The earliest memory I have of my skin being pierced by a hypodermic syringe happened in first year at secondary school. During the summer holidays I had decided that I would experiment with being someone new when I went up to “the big school”. One of the novel character traits I decided to try out for size was bravery. This led me to volunteer to be first when our class was instructed mid-lesson to go and see the nurse for our BCG injection (the Bacillus Calmette–Guérin vaccination). My courage lasted until she instructed me to remove my cardigan and roll up the sleeve of my shirt.

I successfully avoided needles for most of the next two decades (except when I was given no option but to receive a tetanus jab after an incident involving a much-loved cat, a chicken bone and the much-loved cat’s incisor).

It should come as no surprise then, that at the age of twenty-two I successfully sidestepped the offer of a steroid injection during an episode of optic neuritis (inflammation of the optic nerve). The pain I experienced was easily an eight on the pain scale. I, however, declared it to be no more than a four and by doing so avoided having a needle inserted into my eye.

As I was very healthy – barring the incident of optic neuritis that rendered me unilaterally blind for a few months – I was never asked to submit myself to having my blood drawn (and back then I was too slight to donate any, being just over seven stone). This fateful request first came when I was thirty.

I am quite sure the nurse tasked with the appropriation of a small vial of my blood did not believe my claim that this was my first time as I imagine she could not envision anyone would have been able to dodge such a routine medical procedure for three decades. I am equally certain she wished she had not had been given the assignment.

‘Sharpsafe’ disposal bin for contaminated sharps, United Kin. Credit: Science Museum, London. Attribution 4.0 International (CC BY 4.0)

I neither fainted nor squealed but I held up the proceedings with the beginnings of some now perfected delaying tactics. I also made it quite clear that the sensation the nurse had advertised as a small scratch was nothing of the sort. I was then, and sadly I continue to be, high maintenance for practitioners of phlebotomy. The fact I have low blood pressure does not help. Neither does the practice my veins have adopted of rolling away from any sharp instrument that attempts to seek them out. It seems my blood would prefer to stay put.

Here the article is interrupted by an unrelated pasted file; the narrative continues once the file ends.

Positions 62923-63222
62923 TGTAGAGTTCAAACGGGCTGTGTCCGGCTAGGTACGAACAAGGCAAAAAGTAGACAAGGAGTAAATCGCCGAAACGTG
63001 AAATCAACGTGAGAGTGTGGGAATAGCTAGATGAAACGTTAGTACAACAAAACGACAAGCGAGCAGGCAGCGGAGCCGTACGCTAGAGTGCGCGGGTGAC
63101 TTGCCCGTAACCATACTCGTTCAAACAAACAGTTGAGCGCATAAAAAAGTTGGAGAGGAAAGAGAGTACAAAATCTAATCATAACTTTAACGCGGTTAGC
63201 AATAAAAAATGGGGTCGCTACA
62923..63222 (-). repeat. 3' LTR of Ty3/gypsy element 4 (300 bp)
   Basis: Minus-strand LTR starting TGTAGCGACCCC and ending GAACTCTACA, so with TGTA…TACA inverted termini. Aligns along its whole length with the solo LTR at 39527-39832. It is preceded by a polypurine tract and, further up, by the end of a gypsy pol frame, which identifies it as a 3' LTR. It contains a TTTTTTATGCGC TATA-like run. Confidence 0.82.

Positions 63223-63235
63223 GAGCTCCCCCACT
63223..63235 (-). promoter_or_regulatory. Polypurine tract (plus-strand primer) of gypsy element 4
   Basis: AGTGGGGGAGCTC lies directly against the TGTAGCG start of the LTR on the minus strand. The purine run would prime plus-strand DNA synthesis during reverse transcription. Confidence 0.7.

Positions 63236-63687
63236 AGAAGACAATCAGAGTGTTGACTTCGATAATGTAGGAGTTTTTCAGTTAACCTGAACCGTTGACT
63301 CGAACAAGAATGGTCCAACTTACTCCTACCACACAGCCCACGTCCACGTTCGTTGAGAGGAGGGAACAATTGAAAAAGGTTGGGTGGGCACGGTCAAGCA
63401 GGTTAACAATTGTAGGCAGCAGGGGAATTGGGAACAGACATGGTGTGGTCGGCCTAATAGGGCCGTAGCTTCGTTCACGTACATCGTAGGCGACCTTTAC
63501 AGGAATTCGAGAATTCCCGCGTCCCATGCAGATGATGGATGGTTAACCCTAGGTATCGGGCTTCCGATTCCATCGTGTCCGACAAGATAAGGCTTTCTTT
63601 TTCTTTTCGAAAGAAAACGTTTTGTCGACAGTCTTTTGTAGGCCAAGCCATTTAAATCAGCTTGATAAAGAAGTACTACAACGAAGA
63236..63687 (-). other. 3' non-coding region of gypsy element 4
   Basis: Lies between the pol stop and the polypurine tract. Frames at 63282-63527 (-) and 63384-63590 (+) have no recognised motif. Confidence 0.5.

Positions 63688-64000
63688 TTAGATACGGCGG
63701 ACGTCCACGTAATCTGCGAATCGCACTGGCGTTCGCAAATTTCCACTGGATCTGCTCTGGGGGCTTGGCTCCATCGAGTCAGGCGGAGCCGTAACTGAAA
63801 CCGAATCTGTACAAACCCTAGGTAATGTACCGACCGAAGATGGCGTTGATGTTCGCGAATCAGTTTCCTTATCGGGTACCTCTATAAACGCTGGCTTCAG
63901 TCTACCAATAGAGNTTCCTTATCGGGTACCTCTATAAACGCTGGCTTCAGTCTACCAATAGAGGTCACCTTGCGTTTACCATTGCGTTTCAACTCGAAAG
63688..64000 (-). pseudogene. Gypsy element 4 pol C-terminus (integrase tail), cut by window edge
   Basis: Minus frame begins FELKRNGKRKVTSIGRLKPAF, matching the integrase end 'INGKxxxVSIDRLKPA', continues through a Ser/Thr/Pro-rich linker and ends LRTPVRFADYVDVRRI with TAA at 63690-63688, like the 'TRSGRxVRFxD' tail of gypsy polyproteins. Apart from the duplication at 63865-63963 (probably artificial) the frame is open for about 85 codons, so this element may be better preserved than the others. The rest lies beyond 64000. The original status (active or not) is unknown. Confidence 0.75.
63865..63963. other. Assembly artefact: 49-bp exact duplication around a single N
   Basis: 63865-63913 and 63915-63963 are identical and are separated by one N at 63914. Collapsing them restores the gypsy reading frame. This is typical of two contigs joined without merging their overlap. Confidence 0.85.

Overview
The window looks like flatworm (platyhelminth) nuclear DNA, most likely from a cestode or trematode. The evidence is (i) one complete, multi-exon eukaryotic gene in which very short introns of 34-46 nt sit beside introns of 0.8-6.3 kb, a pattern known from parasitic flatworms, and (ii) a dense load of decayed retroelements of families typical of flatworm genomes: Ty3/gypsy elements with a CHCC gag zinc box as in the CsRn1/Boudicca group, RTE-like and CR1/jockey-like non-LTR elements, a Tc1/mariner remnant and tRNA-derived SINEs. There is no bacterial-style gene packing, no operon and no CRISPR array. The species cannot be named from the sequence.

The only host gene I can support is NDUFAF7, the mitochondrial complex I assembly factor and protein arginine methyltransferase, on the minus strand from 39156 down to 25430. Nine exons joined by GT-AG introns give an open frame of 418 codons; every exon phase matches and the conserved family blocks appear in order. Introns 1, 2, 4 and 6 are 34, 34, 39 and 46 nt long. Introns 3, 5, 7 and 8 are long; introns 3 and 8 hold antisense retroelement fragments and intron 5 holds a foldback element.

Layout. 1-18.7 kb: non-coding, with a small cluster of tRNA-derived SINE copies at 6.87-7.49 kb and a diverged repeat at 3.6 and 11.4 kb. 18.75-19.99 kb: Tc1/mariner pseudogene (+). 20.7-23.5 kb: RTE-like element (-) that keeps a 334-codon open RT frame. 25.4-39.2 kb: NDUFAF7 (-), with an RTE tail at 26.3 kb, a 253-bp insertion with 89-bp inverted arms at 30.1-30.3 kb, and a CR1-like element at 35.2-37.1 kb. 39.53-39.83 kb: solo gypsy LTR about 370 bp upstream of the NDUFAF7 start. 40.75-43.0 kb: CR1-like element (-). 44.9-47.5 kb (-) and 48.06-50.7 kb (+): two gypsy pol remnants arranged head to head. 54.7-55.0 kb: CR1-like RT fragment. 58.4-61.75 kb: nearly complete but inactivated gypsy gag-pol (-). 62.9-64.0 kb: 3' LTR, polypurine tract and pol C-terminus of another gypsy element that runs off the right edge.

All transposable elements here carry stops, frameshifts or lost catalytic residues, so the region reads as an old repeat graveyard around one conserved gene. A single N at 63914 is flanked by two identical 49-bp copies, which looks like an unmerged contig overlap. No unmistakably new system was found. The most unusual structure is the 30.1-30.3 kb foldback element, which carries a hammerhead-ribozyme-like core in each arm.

On advice, I now drink pints of water for days before any planned blood draw, which generally, but not always, makes the process easier on everyone.

I feel compelled to mention that I have yet to faint or squeal. Each time I am obliged to encounter a hypodermic syringe, my outward appearance is calm – like the duck who moves smoothly with grace and speed on the still surface of a pond whilst carefully eluding the hungry hunting party of piranhas below. This may well be the reason my piteous plea that a child’s needle be used is met with surprise and, at times, consternation.


Gillian Shirreffs is in the third year of a Doctor of Fine Arts degree in creative writing at the University of Glasgow in which she is exploring the relationship between object and illness, with specific reference to multiple sclerosis.